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The Grossman Group CEO and communications expert David Grossman shares his insights on the importance of meaningful leadership communication in today’s business climate. With high level tips on engagement and connection, insights into employee motivations and behavior, and firsthand stories from the frontlines of America’s leading companies.

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Workplace Diet: How to Listen So Employees Talk

  
  
  
  
  
  

describe the imageYou've made time to share your expectations. You’re planning your communications to ensure your message is received and understood. How are you gathering data and intelligence from your employees, peers and bosses to make smart decisions?

In other words, how well do you listen?

It’s a skill all of us can work on.  Once you’ve mastered the fundamentals, there are a number of ways to raise the bar.  Follow these steps to become a better listener:

  • Approach each dialogue with the goal to learn something. Think, “This person can teach me something.”
  • Stop talking and focus closely on the speaker. Suppress the urge to multitask or think about what you are going to say next.
  • Open and guide the conversation with broad, open-ended questions such as “How do you envision…” or “Help me understand how you’re thinking about this.”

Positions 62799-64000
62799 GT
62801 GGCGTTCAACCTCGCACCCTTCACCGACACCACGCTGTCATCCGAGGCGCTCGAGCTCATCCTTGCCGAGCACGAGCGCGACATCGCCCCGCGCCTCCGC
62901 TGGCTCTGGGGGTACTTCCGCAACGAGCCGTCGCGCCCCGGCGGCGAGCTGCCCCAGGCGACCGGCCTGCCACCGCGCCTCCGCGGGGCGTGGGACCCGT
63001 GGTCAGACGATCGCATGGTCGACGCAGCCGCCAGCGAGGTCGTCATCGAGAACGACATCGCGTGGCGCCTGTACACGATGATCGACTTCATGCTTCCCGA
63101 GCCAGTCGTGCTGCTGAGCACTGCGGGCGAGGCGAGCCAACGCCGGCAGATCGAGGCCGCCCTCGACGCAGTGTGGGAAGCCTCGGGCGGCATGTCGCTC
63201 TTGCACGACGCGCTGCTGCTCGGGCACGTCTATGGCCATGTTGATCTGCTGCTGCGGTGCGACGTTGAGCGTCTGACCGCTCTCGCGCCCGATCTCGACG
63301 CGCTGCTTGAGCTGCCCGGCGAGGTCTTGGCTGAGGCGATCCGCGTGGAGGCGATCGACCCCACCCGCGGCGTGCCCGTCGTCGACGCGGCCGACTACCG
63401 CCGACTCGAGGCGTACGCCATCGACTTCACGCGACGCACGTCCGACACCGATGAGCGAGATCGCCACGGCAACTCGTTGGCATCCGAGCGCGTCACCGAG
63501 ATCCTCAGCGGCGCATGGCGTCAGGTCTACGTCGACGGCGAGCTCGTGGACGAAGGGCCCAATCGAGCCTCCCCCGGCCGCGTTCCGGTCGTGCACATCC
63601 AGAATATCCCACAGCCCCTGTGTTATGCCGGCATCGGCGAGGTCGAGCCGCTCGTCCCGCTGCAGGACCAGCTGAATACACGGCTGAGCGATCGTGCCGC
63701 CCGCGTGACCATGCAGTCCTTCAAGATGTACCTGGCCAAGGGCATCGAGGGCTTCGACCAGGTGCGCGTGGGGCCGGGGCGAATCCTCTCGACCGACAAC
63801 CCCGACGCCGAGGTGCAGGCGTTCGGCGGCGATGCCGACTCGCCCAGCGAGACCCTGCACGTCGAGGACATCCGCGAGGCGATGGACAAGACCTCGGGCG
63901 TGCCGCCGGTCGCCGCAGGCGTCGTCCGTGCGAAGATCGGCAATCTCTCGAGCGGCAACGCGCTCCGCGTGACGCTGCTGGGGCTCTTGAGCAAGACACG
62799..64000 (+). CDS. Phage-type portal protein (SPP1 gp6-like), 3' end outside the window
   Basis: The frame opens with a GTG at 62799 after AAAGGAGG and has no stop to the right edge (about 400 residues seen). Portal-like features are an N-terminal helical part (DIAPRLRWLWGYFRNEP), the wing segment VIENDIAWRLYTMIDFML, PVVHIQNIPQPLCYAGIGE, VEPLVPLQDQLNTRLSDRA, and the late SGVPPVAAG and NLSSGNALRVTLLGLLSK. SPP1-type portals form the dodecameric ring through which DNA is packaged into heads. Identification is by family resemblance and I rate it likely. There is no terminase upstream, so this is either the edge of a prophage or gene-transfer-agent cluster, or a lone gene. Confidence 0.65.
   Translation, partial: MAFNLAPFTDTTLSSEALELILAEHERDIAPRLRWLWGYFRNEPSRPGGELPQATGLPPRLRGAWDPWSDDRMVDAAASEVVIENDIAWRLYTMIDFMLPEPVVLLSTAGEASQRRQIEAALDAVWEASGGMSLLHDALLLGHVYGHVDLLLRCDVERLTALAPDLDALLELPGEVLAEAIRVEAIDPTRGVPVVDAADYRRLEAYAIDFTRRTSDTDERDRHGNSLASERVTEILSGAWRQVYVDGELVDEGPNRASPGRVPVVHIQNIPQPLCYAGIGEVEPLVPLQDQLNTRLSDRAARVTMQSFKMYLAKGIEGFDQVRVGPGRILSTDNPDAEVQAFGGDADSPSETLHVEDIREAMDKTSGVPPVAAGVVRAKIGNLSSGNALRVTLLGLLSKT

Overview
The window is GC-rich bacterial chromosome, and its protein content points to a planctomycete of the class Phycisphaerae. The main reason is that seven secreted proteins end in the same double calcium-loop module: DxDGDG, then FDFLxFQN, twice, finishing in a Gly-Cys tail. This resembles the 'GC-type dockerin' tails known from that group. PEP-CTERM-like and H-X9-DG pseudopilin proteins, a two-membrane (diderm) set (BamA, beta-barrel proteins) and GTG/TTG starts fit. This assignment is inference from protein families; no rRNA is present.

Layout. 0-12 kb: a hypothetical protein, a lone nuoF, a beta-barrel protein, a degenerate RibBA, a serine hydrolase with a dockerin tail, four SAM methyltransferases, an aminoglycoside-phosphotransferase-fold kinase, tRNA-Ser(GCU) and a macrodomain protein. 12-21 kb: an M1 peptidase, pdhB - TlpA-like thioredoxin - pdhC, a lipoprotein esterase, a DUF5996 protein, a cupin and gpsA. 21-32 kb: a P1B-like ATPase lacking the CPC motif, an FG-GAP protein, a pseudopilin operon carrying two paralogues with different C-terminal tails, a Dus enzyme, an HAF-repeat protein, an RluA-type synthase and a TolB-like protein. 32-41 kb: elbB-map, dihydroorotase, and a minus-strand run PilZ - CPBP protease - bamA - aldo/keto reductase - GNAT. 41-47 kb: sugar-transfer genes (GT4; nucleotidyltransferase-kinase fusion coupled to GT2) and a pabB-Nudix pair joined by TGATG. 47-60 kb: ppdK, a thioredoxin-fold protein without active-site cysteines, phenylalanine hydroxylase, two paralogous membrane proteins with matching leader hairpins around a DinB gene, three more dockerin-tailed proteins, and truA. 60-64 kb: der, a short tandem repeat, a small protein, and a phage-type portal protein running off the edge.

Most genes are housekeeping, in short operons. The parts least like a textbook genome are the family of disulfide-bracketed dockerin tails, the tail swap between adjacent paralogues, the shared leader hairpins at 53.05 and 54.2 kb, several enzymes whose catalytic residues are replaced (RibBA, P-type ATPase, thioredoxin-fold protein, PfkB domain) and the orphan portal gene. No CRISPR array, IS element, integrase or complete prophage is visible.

• Then, drill down to the details, where needed, by asking direct, specific questions that focus the conversation, such as “Tell me more about…,” “How would this work?” or “What challenges might we face?”
  • Pay attention to your responses. Be aware of your body language and recognize that the way you respond to a question will facilitate further dialogue or limit what’s discussed by shutting someone down.  Purposefully let someone know you’re listening and want to hear more from them through positive body or other verbal cues.
  • Summarize what you’re hearing and ask questions to confirm your understanding, such as “Here’s what I hear you saying…..” or “Let me summarize what I’m hearing….”
  • Listen for total meaning. Recognize that, in addition to what is being said, the real message may be non-verbal; consider what’s not being said as critical to the message, too.

In the end, the goal is to better understand where someone is coming from, and get the information you need to take the next step and/or make a smart decision. 

Which of these steps gets in your way most, which would you’d like to address?

-David Grossman

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